This profile is the average of 3,600 randomly selected visitors throughout the year. The information isn’t specific to one person or even an exact representation of the nearly 43 million people who visited Las Vegas in 2016.
It takes a special person who is willing to take time out of their Las Vegas vacation to answer a survey. However, the information gathered is good for building a broad picture of the average person visiting Las Vegas.
Translating this into sports betting terms, consider the respondents to be the most “square” visitors to Las Vegas. The LVCVA recently released the study of visitors in Las Vegas from 2016 and there are quite a few interesting figures for gamblers.
Fewer People Visiting Las Vegas Are Gambling
Fewer people gambled last year as 69% of all visitors said they gambled while in Las Vegas. That’s a decrease from 73% of visitors who gambled in 2015. There could be a lot of reasons for this result but changing preferences of younger visitors is a good place to start.
Nearly one-third of visitors to Las Vegas in 2016 were considered millennials. That’s an increase from 24% in 2015. Word on the street is that millennials don’t like to gamble.
This may also be the result of poor gambling experiences. I can attest to this notion. The increase in poor odds and rules, limited complimentary cocktails and machine games holding a higher percentage of money wagered are just a few examples of why some people may gamble less than before. I’ve written numerous times about this over the past couple of years. I'm already prepared for an update to this story in a few months.
Visitors in Las Vegas explored more than just the Vegas Strip. Expect this continue and for gamblers looking for a better experience to play more in the downtown Las Vegas casinos. Not only are the limits often lower but the rules and payouts are more player friendly.
More People Are Spending Less Time Gambling
Among those who gambled while in Las Vegas, 71% gambled for two hours or less in 2016. That’s a significant increase from 50% of visitors gambling for the same period in 2015. If the games return less money, that will decrease how long people will spend at the tables or machines on a similar budget.
This is an average of all gamblers. Sports bettors aren't immune to shorter gambling either, however, there may be different reasons. The introduction of in-game wagering, quarters, props and 1 or 5 inning bets give ample opportunities to have wagers resolved quickly. As I mentioned on a recent baseball betting live stream, I like to make 5 inning wagers for baseball in hopes that the casino is theoretically paying for dinner that evening.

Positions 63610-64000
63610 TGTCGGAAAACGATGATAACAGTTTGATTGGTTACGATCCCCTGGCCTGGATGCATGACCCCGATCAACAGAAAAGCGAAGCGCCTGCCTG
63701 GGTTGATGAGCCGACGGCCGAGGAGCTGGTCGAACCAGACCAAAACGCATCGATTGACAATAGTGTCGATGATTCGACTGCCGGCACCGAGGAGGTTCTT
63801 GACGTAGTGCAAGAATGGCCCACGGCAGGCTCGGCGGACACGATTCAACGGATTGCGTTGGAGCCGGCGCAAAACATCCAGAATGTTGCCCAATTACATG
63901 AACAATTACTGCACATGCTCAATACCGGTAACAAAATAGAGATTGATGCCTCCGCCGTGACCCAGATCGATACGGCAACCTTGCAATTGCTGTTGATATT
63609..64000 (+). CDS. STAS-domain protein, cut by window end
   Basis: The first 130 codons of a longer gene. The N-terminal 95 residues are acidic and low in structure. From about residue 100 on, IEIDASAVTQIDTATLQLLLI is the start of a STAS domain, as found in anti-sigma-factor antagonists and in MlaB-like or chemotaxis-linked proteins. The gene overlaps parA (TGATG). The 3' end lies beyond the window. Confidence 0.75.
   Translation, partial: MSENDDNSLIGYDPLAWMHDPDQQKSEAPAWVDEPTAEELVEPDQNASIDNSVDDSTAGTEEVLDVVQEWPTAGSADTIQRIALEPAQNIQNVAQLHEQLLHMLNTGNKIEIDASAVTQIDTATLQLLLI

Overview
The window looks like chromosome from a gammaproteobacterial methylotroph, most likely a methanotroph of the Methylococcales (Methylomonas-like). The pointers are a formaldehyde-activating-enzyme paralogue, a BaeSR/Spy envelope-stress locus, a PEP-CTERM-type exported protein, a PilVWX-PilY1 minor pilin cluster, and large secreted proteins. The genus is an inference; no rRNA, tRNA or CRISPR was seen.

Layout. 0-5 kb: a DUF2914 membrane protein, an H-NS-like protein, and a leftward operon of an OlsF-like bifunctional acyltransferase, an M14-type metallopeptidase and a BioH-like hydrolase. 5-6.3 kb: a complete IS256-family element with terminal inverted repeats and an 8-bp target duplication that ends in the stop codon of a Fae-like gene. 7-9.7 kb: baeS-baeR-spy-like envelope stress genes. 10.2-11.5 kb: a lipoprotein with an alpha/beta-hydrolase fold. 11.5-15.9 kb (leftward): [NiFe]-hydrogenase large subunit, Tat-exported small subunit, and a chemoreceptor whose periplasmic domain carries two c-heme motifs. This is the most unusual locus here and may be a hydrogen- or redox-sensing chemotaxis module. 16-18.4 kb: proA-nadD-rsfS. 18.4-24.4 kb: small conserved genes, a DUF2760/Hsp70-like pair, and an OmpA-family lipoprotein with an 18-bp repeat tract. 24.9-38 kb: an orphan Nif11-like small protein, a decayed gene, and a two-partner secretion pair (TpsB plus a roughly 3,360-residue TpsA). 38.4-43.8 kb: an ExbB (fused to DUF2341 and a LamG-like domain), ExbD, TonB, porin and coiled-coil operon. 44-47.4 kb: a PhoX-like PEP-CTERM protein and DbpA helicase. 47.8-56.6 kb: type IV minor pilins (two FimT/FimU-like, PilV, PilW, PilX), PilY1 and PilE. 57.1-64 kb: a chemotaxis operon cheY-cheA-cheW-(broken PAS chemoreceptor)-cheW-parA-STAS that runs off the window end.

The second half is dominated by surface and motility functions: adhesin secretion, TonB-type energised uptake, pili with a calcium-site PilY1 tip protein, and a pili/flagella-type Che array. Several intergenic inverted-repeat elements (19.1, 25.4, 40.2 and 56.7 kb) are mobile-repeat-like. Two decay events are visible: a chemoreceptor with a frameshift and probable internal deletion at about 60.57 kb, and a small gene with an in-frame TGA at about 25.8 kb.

People Who Gamble Are Budgeting More Money. Kinda.
Among those who gambled in 2016, the average gambling budget was $619.01. That’s up from $484.70 in 2012, $529.57 in 2013 and $530.11 in 2014. The average visit to Las Vegas is just over two days so on average visitors have a budget of about $300 per day.
The most striking news in gambling budgets are the high and low roller decreases and increases last year, respectively. In 2016, 23% of gamblers said they budgeted $600 or more per visit to Las Vegas. That’s down from 2015 where 30% of gamblers budgeted that much money.
On the other side of the spectrum, low rollers are on the rise! In 2014 and 2015 only 15% of visitors budgeted $99 or less for gambling. That nearly doubled in 2016 when 25% of visitors budgeted less than $100 for their entire visit to Las Vegas.
Gambling in Las Vegas has been changing a lot over the years and it continues to change. In the next few weeks, I'll explore new ways of gambling in Las Vegas that are just hitting casinos. It's an exciting time if you're the kind of person that likes shiny new things. Likewise, it's probably a tough time if you don't like change.